American Friends Service Committee (AFSC)
The American Friends Service Committee (AFSC) is a Quaker organization that promotes lasting peace with justice, as a practical expression of faith in action. Drawing on continuing spiritual insights and working with people of many backgrounds, we nurture the seeds of change and respect for human life that transform social relations and systems.
AFSC has more than nine decades of experience building peace in communities worldwide. Founded in the crucible of World War I by Quakers who aimed to serve both humanity and country while being faithful to their commitment to nonviolence, AFSC has worked throughout the world in conflict zones, in areas affected by natural disasters, and in oppressed communities to address the root causes of war and violence.
In 1947, AFSC was a co-recipient of the Nobel Peace Prize, on behalf of all Quakers for our work “... from the nameless to the nameless ...”
- Feeding thousands of children in Germany and Austria after World War I,
- Helping distressed Appalachian mining communities find alternative means to make a living in the 1930s,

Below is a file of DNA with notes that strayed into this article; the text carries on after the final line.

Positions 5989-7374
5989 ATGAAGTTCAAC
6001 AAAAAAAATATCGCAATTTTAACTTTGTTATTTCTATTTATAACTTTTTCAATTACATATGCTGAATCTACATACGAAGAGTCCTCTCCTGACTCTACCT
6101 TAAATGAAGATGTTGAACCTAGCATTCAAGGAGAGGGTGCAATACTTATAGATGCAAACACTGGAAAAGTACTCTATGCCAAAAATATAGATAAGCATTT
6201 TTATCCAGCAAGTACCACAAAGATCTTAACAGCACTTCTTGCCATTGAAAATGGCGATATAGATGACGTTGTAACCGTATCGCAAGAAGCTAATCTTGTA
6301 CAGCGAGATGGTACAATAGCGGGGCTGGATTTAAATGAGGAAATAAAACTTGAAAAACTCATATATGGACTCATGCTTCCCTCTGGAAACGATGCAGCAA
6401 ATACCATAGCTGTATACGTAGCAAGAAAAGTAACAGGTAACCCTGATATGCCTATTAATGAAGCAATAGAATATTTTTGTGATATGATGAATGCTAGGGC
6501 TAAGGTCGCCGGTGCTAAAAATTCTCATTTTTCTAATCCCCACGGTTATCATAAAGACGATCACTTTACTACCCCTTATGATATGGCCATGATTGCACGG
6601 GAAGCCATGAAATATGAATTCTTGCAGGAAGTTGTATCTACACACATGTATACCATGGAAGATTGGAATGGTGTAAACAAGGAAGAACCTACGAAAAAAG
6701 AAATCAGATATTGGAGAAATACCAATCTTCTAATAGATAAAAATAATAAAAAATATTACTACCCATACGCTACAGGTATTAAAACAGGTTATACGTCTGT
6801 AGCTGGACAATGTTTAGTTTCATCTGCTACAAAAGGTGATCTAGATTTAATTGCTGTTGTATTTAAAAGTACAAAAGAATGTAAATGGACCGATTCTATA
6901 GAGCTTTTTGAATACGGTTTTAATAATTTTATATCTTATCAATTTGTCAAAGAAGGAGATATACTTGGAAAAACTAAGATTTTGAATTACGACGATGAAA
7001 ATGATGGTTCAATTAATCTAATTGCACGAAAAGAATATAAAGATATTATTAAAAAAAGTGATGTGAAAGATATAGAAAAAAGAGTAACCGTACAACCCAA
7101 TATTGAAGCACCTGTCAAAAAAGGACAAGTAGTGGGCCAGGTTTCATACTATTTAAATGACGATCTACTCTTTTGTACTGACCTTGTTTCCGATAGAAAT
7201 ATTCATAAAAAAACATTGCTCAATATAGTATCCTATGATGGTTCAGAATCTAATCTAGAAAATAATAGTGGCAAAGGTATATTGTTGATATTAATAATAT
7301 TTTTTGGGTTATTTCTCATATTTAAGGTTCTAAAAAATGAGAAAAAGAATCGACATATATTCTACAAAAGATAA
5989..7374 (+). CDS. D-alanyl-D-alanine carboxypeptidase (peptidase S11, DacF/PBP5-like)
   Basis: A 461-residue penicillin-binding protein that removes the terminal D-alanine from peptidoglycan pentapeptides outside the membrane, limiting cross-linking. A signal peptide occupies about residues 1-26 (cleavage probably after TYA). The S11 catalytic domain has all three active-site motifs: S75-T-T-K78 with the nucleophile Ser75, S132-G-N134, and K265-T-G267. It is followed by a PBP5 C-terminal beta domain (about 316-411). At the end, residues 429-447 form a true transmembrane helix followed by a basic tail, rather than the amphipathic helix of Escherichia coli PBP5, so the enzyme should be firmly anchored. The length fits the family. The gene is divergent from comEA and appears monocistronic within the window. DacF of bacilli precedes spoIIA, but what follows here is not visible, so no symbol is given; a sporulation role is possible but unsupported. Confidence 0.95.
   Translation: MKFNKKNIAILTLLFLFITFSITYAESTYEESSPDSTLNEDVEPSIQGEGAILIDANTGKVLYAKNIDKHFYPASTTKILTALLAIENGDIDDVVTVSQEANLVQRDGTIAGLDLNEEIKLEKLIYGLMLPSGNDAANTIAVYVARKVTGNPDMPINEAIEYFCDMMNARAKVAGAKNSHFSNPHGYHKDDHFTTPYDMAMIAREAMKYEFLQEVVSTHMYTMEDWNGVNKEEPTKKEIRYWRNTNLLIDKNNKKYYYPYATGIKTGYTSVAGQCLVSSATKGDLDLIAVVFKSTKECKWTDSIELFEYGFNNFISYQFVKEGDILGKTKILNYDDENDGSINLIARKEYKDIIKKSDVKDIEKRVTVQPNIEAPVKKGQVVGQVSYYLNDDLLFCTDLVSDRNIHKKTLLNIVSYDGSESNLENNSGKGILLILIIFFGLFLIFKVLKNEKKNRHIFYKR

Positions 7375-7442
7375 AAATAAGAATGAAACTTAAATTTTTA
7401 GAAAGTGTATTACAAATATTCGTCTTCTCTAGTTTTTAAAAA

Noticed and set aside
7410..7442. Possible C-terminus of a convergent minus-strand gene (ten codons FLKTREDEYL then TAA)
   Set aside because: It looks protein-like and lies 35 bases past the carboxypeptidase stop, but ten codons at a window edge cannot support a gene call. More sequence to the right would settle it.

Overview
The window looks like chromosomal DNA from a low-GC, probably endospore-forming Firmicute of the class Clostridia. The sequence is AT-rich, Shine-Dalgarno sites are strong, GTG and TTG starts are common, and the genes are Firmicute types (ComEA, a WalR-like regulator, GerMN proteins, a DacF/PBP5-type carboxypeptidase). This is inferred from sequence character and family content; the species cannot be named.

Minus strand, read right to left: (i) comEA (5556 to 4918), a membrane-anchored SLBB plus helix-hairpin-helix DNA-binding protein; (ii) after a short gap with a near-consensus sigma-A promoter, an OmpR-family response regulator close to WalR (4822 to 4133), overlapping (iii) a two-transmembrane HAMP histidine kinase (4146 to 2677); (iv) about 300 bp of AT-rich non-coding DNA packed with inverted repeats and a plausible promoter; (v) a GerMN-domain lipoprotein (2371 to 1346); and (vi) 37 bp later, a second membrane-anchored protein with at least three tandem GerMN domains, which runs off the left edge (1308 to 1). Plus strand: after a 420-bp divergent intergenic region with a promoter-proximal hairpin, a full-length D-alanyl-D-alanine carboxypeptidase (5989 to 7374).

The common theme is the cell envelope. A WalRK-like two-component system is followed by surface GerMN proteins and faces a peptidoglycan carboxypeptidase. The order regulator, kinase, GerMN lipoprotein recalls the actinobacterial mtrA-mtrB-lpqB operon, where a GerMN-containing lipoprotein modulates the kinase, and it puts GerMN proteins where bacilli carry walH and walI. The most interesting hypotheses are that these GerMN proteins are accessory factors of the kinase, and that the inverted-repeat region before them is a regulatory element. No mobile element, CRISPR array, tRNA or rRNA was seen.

- Negotiating with the Gestapo in Germany to aid Jewish refugees,
- After World War II, sending aid teams to India, China, and Japan,
- Giving aid to civilians on both sides of the Vietnam War and providing draft counseling to thousands of young men,
- Sponsoring conferences for young diplomats in emerging African democracies,
- Establishing economic development programs in Asia, Africa, and Latin America from the 1970s to the present,
- Providing extensive support to the modern U.S. civil rights movement and public school desegregation,
- Working with numerous communities such as Native Americans, immigrants, migrant workers, prisoners, and low-income families on education and justice issues,
- Building peaceful communities all over the world.